A mission to Saipan to pickup wounded from the battle of Iwo Jima, piloting home a plane filled to the brim with American prisoners of war at the end of WWII and a passion to preserve and record the past— these are just a few snapshots in the life of Frank Foster Jr. When asked about all of this and more, Foster, with a few tears in his eyes, simply says, “I’ve done alright.”
On July 5th, with many friends and family members gathered around him, Foster received the Boston Post Cane designating him as the oldest resident of Machiasport. Selectman Brian Smith had the privilege of presenting Foster with the cane. “This cane is presented to the oldest living person in our town, and I am honored to present it on this day to Frank,” said Smith. “Hopefully he keeps it for another 20 years.” Cora Quimby previously had the honor of being the oldest resident in Machiasport until her passing at the age of 109 in 2018.
Foster was born on April 23,1921, in the house he calls home today. A life long bachelor, he and his sister, Evelyn (Evie), age 92, who married a WWII veteran and has three children, sat together surrounded by friends and family members. As a member of the “greatest generation” Foster served as a Navy pilot flying PB2Y’s and PB4Y’s which were two and four engine aircraft— essentially a “flying boat”— used by the U.S. Navy to drop payloads of supplies and armaments, as well as transport soldiers into and out of combat zones. Before that, Foster attended Washington Academy and then left the area to pursue college and work, but instead entered the war effort by enlisting shortly after Pearl Harbor in early 1942.
During the war, Foster flew routes from Saipan to Honolulu and had the privilege of returning wounded soldiers and prisoners of war stateside, giving many their first glimpse, via flyby, of the Golden Gate Bridge. After the war, Foster attended the University of Maine, graduating with a degree in economics in 1946. He then worked for BF Goodrich at their office in the Philippines, where he lived and worked for over 30 years. Foster returned to his home in Machiasport in 1982.
The Boston Post Cane started in 1909 when Edwin Grozier, publisher of the Boston Post newspaper had 700 ebony wood canes made, each adorned with a 14-carat gold head, two inches in length, inscribed with the words: “Presented by the Boston Post to the oldest citizen of (name of town) — To Be Transmitted”. The canes were then sent to 700 small towns throughout New England where it was then presented to the oldest person in that town. The cane was to be kept in their possession and, upon death, be handed down to the next oldest person in that community. Today, this tradition continues in at least 500 of the original towns.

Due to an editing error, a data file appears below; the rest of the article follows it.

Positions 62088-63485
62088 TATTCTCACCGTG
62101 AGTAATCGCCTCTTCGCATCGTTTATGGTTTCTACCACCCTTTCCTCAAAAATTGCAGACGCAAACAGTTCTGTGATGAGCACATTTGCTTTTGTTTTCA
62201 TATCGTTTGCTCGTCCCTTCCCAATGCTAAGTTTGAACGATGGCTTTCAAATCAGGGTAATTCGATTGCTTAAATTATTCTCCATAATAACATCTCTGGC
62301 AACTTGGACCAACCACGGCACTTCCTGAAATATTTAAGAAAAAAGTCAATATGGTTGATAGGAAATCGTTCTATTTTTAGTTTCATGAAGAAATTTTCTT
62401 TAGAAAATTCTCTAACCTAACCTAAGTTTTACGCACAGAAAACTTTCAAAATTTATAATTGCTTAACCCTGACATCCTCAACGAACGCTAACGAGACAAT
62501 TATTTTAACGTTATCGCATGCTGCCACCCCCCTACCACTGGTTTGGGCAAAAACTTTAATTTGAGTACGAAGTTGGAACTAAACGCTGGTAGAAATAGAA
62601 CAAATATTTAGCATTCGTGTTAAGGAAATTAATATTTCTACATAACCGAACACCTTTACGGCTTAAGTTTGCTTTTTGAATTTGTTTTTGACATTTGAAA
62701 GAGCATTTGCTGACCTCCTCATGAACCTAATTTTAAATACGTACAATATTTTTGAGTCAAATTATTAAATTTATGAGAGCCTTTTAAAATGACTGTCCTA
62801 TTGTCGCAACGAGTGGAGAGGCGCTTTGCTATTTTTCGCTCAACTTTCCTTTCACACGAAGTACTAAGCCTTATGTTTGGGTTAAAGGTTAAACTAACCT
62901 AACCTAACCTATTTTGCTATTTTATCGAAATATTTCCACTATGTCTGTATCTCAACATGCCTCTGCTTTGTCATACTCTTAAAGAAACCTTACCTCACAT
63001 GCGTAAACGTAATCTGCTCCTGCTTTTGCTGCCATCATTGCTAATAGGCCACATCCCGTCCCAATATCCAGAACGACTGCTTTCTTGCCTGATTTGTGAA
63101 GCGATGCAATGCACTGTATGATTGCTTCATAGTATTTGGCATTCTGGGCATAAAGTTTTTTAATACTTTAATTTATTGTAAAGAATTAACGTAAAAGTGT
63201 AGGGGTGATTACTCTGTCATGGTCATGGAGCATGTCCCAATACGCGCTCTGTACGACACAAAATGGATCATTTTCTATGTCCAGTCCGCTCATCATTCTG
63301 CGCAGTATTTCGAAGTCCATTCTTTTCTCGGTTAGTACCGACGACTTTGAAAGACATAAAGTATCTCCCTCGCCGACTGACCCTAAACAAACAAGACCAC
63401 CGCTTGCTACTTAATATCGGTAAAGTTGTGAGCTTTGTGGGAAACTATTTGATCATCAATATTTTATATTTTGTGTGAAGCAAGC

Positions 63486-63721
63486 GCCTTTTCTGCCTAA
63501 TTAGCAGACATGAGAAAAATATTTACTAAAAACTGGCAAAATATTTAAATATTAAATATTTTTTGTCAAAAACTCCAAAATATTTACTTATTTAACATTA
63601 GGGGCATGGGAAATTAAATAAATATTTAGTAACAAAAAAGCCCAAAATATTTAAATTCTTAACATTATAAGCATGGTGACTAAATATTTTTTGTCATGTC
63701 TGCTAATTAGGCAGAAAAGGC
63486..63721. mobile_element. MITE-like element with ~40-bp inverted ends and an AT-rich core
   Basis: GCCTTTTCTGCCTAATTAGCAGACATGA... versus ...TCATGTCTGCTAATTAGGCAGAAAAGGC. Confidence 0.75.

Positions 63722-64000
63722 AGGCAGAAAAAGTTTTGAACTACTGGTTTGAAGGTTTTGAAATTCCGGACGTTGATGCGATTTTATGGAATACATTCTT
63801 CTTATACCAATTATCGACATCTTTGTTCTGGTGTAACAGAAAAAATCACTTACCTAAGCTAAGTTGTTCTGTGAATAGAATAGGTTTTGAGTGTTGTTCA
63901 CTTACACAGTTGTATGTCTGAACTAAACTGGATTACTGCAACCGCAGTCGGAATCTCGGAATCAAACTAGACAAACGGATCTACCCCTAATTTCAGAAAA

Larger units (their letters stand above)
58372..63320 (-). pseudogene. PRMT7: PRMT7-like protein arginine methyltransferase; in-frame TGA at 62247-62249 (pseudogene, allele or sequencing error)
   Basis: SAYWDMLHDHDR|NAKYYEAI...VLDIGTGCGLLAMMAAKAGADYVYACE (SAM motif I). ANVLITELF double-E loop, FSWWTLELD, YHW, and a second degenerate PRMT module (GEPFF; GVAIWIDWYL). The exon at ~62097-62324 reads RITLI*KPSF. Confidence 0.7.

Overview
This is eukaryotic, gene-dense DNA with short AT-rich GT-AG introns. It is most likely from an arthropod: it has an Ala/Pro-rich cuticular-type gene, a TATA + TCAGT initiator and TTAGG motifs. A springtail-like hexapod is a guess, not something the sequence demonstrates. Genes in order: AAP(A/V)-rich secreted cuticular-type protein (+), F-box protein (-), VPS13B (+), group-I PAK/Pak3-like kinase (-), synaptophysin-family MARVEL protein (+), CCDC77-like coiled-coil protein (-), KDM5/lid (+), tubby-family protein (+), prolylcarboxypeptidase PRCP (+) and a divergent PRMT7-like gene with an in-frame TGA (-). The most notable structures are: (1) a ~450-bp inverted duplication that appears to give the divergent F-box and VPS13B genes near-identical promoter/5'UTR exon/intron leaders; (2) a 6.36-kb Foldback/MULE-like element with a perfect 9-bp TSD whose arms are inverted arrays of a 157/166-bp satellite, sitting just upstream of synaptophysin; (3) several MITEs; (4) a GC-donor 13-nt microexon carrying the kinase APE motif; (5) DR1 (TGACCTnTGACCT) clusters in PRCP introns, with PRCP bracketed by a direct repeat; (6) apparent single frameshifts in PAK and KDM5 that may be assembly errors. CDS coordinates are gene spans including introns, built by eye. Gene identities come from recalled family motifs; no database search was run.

Smith says the town plans on displaying the cane at the town office, and Foster will be given a parchment of recognition signifying his designation as a Boston Post Cane recipient for Machiasport. The Machiasport Historical Society (MHS), which Foster helped found, will have another celebration in honor of his life on Saturday, July 27, when the society has its annual summer open house. “We will have a table recognizing Frank’s accomplishments and a cake with his picture on it to celebrate and enjoy throughout the day,” says MHS President and friend Barbara Malloy. “Frank has done so much for Machiasport. His influence on our slice of life will be here for many years to come.”
Two things Foster loves most are history and world travel. No matter the place he happens to be, Foster learns about the people he is with and about their heritage. From the Phillipines, to Hong Kong and Singapore, North and South America, even traveling around Cape Horn with his sister Evie, Foster cares about people and place. To this day, he carries a small wooden cross he took with him when he left Machiasport in 1938. The cross and its owner have been to war, college, climbed the business ladder, traveled the globe together and are now home in Machiasport.
With his passion for history, the presentation of the cane itself was of considerable interest to Foster. Throughout his life he has been credited in many books and periodicals regarding Machiasport and the surrounding area. Foster has researched and written extensively while also preserving historical photographs and records of the area, many of which make up a bulk of the archival material of the historical society. And, if that is not enough, he is also a direct descendant of Benjamin Foster, who together with Jeremiah O’Brien and others took on the British in the Battle of the Margaretta in June 1775.
“We are very excited and thankful for Frank,” said one family member. “He deserves this because in our eyes, he is Machiasport.” Watching a young child weave through a room full of people there is no doubt Foster was in his element, surrounded by family and holding a token of appreciation from a town that means everything to him. As one standing in that crowded room, watching as Foster sat reading the inscription on the gold finial of the cane, one can’t help but to think about all this man has accomplished.
We all aspire to live a full life, and Foster is doing just that. A life of service to country, to a community and its past, and to his family is quite a legacy to eventually leave behind. Seeing Foster sit there in his chair, with a slight smile, tells one he is not yet finished.